Multivariate testing the McDonald’s menu – an experiment
3 February 2016
First, let’s establish some facts:
We humans are by and large, at our cores, creatures of habit.
Our inherent natural tendency to find patterns of behavior with which we are comfortable is one of the founding principles of modern therapeutic methods, and is a key factor in understanding why people do the things they do.
As a child, for many of us, it was a real treat to be taken to McDonald’s by our parents. This experience is by no means unique. In fact, It is quite common.
Our McDonald’s cravings, although they generally become rarer as we get older, often stick with us all the way from childhood into adult life.
Many still think it is delicious.
Somewhere along the way, for the folks here at Phrasee, our brains narrowed down our McDonald’s ordering options to two; Big Mac Meal or McChicken meal.
Burger, fries, coke.
Beef or chicken.
Image credit: Cartoon Network
It’s not rocket science, folks.
A problem arises…
Then, one day, a strange thing happened.
We arrived at McDonald’s, as we have so many times before, and reached our hands into our pockets.
We had what divided up to £4 a piece.
The Big Mac meal and the McChicken meal had suddenly become unattainable pipe dreams out of the reach of our financial reality.
We were hungry, so our instincts – deep, ancient instincts honed over millennia of our collective history as hunter-gatherers – kicked in.
Image Credit: SNL
A backup plan slowly took shape as our primitive brains perused their options.
We ordered McDoubles and chocolate sundaes.
They were amazing. They were satisfying. They were delicious.
It made us question everything we thought we knew.
Well, maybe not everything. Maybe just our McDonald’s ordering habits. But still…
Had we been going about things at the McDonald’s counter the wrong way all along?
Here at Phrasee, we have recently been experimenting with multivariate testing for email subject line optimization to increase click rates and conversions, which yielded extremely positive results.
Could the same principles be applied to optimize our McDonalds meal ordering habits to increase yum rates and deliciousness?
It was time for some multivariate testing
Image credit: Alaska Airlines
Fortunately, the McDonald’s menu is quite limited, with 19 sandwiches/wraps, 5 side options, 5 dessert options, and 18 beverage options; or 8,550 different meal combinations.
Several items from each category could be eliminated right off the bat, since we already knew we didn’t like them.
This left us with 2,250 possible meal combinations, were we to order 1 item from each category during each visit.
For the sake of simplicity, we eliminated beverages from consideration, and assumed that we would have water with each meal (since we do not believe that the beverage improves our overall enjoyment of a meal at McDonald’s) which cut the total number down to 225 possible variations, minus the 2 control meals.
The 2 control meals were our old standbys, the Big Mac meal and the McChicken meal.
That’s 223 alternative variation meals which must be tried and measured against the controls, to gather the data we need.
Data mining never tasted so good.
If we visit McDonalds once a week, trying a different variation each visit, this still means that the experiment would take us four years and just over three months to complete.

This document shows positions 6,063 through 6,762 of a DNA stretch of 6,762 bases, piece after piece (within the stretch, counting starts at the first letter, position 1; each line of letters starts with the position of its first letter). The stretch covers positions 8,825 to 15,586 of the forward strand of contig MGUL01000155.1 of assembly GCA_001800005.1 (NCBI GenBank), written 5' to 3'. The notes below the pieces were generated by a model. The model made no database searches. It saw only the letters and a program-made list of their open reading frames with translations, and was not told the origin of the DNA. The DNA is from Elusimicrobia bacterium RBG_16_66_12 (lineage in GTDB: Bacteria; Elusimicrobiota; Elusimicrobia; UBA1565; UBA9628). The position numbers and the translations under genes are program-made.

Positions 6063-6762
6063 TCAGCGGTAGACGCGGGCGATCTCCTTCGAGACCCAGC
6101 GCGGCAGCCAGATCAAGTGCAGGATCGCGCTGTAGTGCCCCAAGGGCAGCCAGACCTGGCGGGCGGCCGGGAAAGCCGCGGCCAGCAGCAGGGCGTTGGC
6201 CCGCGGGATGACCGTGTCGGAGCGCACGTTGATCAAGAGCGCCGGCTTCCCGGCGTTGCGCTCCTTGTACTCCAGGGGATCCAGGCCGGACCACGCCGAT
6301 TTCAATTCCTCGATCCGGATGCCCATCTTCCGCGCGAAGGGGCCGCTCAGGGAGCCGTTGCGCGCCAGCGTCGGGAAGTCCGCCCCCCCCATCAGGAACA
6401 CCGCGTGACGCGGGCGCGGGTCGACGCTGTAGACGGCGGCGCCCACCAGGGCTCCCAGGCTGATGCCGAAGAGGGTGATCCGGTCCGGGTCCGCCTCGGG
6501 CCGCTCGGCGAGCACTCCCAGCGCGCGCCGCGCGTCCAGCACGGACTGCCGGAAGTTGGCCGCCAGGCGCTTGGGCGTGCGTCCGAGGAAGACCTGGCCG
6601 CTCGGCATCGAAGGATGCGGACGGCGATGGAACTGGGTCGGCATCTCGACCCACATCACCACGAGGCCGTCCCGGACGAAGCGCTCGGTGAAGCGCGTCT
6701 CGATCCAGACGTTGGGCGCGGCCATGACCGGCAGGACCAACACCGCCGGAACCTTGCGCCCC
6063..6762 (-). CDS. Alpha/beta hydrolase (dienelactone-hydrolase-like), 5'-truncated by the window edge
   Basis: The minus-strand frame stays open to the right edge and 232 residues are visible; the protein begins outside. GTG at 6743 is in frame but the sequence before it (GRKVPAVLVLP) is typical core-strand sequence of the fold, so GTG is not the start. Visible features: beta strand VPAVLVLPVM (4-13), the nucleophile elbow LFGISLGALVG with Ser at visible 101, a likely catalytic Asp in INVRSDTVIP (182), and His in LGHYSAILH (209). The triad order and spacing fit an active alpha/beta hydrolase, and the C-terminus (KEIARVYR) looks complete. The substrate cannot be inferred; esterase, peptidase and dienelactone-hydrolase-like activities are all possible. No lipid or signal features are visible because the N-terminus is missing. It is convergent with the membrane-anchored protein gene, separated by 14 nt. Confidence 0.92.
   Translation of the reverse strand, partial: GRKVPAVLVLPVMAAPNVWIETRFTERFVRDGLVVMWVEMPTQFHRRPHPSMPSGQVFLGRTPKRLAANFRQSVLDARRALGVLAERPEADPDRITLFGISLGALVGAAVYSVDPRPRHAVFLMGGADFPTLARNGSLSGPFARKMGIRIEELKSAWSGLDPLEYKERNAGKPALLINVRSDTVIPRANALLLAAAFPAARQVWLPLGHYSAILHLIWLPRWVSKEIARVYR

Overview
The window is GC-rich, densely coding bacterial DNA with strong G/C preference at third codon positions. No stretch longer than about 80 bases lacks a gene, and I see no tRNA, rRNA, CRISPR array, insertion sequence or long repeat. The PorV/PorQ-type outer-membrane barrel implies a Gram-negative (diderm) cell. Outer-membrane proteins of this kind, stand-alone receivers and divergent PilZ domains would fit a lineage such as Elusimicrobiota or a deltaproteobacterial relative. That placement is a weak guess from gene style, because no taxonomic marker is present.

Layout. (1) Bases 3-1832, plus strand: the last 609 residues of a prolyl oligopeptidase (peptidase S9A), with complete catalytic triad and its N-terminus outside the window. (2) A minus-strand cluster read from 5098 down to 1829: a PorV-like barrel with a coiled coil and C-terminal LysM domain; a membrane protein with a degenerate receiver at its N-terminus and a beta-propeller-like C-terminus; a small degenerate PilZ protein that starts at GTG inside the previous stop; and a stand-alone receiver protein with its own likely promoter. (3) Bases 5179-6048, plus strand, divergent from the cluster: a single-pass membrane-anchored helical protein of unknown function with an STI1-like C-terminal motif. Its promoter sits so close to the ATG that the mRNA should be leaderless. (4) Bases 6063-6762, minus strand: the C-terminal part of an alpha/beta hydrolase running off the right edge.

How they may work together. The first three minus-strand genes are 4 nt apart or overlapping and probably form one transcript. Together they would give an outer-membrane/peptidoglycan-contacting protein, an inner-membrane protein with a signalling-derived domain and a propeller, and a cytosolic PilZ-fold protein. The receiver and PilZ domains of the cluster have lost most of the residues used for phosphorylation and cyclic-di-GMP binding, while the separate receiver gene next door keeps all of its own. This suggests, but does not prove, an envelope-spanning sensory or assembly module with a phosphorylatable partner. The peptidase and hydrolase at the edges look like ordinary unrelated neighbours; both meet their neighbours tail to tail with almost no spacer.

That’s some big data, even for greedy folks such as ourselves.
And all this data could potentially be skewed by several other variables:
- How hungry are we on a particular day?
- What else have we had to eat recently?
- How have our personal tastes changed over the 4 ¼ years of the experiment?
- What if McDonalds added / removed menu items during the experiment?
It was all getting pretty complicated.
Things were so much easier back at Phrasee headquarters, where high-tech learning machines could comb through the data in mere moments, accounting for all the variables, spitting out potentially delicious multiple variations, and sending them to hundreds of people to see which ones people liked…
Perhaps our colleagues would share our curiosity, and put Phrasee’s considerable resources behind this McDonald’s multivariate testing experiment?
Phrasee’s learning machines have bigger fish to fry. Our CEO, Parry Malm, made it crystal clear that we were on our own with this one.
So, this experiment will be an ongoing one.
However, we have managed to glean some significant learnings from the data already.
Image credit: Cartoon Network
The beverages are a waste of time. Water does the job just fine, saves a few calories and saves a few pence.
Stick with the fries. The salads are okay on their own, but, unless you are on a strict diet, fries are WAY better
Working a dessert into the meal really spruces things up. The desserts are cheap, and they definitely add something. If one foregoes fries, the desserts are a great alternative. Salty and sweet together are boss.
Stick with the classics. Most of the seasonal menu items are a waste of time, and don’t hit the comfort food sweet spot that a Big Mac, a Quarter Pounder, or a McChicken do. If you are feeling sassy, and want to try something entirely new, eat somewhere else.
There you go. Hopefully we have saved you some trouble.
We’ll keep you posted as we delve further into this experiment, so stay tuned.
Our goal is to maximize meal deliciousness and yum rates, and we won’t stop until we achieve it. The perfect meal, much like the perfect email subject line, is out there, and we WILL find it, because that is who we are, and this is what we do.
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